Biden delivers State of the Union address to divided Congress amid sour public mood

2023-02-08 11:15:19Xinhua Editor : Li Yan ECNS App Download

U.S. President Joe Biden delivered his State of the Union address to Congress on Tuesday night amid a sour public mood.

This is Biden's second State of the Union speech since he took office in January 2021 and the first of its kind before a divided Congress with Republicans taking control of the House of Representatives after last year's midterm elections and Democrats still running the Senate this term.

The primetime remarks came a week after a Gallup poll showed that most Americans remain downbeat on the way things are going in the United States, with only 23 percent saying that they are satisfied while more than three-quarters are dissatisfied.

Meanwhile, Biden's overall job performance rating continues to be sinking. According to U.S. poll tracker FiveThirtyEight, the Democrat's approval rating stood at 43.2 percent as of Tuesday, while disapproval of the job he's doing stood at 52.3 percent. More Americans are holding a negative view of his handling of the country's economy.

Biden, nevertheless, devoted a swath of his speech on Tuesday to the economy, touting indicators like low unemployment and slowing inflation rates. However, inflation in the United States is still at a high level rarely seen in past history and many economists remain concerned that the U.S. economy will fall into a recession later this year.

Biden also used the speech to call upon Congress to raise the debt ceiling. The federal government reached its borrowing limit last month and is trying to avoid going over the 31.4 trillion-U.S. dollar debt ceiling and defaulting on its current obligations.

House Speaker Kevin McCarthy, who sat behind Biden during his speech to a joint session of Congress alongside U.S. Vice President Kamala Harris, said on Monday that "defaulting on our debt is not an option" but "a responsible debt limit increase that begins to eliminate wasteful Washington spending and puts us on a path towards a balanced budget is not only the right place to start."

International Monetary Fund Managing Director Kristalina Georgieva has recently warned that a U.S. default "would cause significant damage" to the global economy.

"It will be very damaging for U.S. consumers if the U.S. defaults, that would push interest rates up," Georgieva told CBS News during an interview. "And if people don't like inflation today, they're not going to like at all what may happen tomorrow."

Seeking to set a bipartisan tone in Tuesday's address by calling for unity and cooperation between Democrats and Republicans, Biden said, "fighting for the sake of fighting, power for the sake of power, conflict for the sake of conflict, gets us nowhere."

During the first two years of Biden's presidency, political discord continues to grow, with two parties seeing eye-to-eye on a string of major issues, such as abortion rights, gun violence, immigration, policing reform, climate change and health care.

Republicans -- who control the House on Capitol Hill this term -- are determined to counter Biden's and the Democratic Party's agenda, dimming the prospect of any major legislation on those issues being approved by Congress despite the president's political overtures.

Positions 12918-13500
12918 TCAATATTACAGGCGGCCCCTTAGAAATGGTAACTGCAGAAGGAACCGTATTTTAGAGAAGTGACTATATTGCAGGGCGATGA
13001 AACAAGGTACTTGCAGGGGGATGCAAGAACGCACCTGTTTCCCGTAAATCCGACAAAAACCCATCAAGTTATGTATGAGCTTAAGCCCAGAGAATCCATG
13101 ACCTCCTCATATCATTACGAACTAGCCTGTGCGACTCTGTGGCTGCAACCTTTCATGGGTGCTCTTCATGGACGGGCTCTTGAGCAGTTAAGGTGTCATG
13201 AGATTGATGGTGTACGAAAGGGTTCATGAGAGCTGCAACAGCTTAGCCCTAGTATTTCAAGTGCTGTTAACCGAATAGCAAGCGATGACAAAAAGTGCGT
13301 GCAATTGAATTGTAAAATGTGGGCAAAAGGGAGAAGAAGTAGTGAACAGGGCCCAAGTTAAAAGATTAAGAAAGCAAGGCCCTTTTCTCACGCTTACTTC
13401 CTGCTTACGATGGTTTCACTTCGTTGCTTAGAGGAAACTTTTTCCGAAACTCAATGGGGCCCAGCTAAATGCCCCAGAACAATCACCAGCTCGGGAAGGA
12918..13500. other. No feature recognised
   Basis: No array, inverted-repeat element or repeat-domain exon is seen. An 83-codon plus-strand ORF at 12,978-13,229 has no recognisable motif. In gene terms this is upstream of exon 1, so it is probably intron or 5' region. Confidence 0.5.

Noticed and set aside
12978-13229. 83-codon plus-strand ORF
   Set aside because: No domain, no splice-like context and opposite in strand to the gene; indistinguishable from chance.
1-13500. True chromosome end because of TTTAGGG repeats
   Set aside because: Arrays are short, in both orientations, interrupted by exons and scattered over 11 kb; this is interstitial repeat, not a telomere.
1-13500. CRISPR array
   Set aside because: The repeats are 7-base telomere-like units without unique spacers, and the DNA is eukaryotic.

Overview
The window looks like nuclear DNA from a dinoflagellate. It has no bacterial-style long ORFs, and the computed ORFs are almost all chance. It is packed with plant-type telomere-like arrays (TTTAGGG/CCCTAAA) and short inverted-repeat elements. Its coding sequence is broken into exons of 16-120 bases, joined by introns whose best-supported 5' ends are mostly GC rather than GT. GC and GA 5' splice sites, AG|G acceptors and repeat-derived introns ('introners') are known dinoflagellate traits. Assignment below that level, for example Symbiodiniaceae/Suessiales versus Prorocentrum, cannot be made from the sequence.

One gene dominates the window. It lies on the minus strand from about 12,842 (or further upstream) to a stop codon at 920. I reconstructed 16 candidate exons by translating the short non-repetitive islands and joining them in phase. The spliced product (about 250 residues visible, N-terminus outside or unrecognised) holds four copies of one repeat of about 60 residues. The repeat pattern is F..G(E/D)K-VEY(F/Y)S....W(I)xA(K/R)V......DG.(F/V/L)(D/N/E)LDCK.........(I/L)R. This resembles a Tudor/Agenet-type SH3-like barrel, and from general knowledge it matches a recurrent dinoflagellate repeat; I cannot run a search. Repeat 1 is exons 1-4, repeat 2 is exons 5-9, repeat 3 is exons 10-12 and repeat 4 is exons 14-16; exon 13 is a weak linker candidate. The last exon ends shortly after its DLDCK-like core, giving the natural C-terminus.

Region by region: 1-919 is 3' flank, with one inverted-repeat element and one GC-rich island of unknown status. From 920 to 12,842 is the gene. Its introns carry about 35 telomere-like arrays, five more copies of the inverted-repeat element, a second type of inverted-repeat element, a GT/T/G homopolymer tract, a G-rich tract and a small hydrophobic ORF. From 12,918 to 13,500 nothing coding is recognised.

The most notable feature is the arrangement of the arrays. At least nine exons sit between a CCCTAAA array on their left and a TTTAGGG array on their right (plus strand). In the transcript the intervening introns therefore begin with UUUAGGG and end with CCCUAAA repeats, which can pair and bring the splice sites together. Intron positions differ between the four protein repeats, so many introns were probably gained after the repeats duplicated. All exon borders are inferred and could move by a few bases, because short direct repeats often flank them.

"In the radical left's America, Washington taxes you and lights your hard-earned money on fire, but you get crushed with high gas prices, empty grocery shelves, and our children are taught to hate one another on account of their race," Arkansas Governor Sarah Huckabee Sanders responded when delivering the Republican rebuttal after Biden's speech.

The parents of Tyre Nichols, a black man brutally beaten by a group of police officers in Memphis, Tennessee, after a traffic stop exactly a month ago and died days later, attended Biden's address.

Nichols' death revived the painful memory of the police murder of George Floyd in Minneapolis, Minnesota. Floyd, also a black man, died on May 25, 2020, after an encounter with Minneapolis police, during which a white officer knelt on his neck for more than nine minutes during the arrest.

While reflecting on the suffering of Nichols, Biden asked U.S. lawmakers to pass the George Floyd Justice in Policing Act, which would make it easier to prosecute police officers for misconduct but has stalled due to partisan disagreements.

Since the start of this year, the United States has suffered a spate of mass shootings across the country. Biden urged Congress to "ban assault weapons once and for all" on Tuesday but it's unlikely for Republicans -- who, in general, support gun rights and are opposed to more restrictions to carry firearms -- to come on board with the idea.

Biden's latest remarks to Congress also took place against the backdrop of Republicans-led House investigations of his alleged mishandling of classified documents and before his announcement to run for reelection.

Former U.S. President Donald Trump -- who lost to Biden during the 2020 race but has refused to concede -- has already launched a third White House bid while being investigated for his dealing with classified documents.


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